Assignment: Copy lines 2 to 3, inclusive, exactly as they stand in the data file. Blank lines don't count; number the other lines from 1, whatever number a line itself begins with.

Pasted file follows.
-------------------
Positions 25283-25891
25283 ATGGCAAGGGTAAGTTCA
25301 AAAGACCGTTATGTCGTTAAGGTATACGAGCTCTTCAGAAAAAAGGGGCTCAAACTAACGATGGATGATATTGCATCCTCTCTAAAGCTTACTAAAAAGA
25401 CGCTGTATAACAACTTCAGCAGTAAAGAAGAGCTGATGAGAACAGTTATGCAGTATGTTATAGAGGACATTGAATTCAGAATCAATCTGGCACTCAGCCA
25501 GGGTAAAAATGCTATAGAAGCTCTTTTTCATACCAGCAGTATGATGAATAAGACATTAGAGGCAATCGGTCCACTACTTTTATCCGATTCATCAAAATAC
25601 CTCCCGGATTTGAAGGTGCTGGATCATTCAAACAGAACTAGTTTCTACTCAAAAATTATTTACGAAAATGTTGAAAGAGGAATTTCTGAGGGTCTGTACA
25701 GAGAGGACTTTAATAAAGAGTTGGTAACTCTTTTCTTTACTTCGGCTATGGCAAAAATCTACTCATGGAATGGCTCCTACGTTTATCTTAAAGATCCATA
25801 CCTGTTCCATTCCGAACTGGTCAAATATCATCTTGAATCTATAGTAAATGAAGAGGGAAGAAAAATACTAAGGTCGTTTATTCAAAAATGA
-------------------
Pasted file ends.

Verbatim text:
25283 ATGGCAAGGGTAAGTTCA
25301 AAAGACCGTTATGTCGTTAAGGTATACGAGCTCTTCAGAAAAAAGGGGCTCAAACTAACGATGGATGATATTGCATCCTCTCTAAAGCTTACTAAAAAGA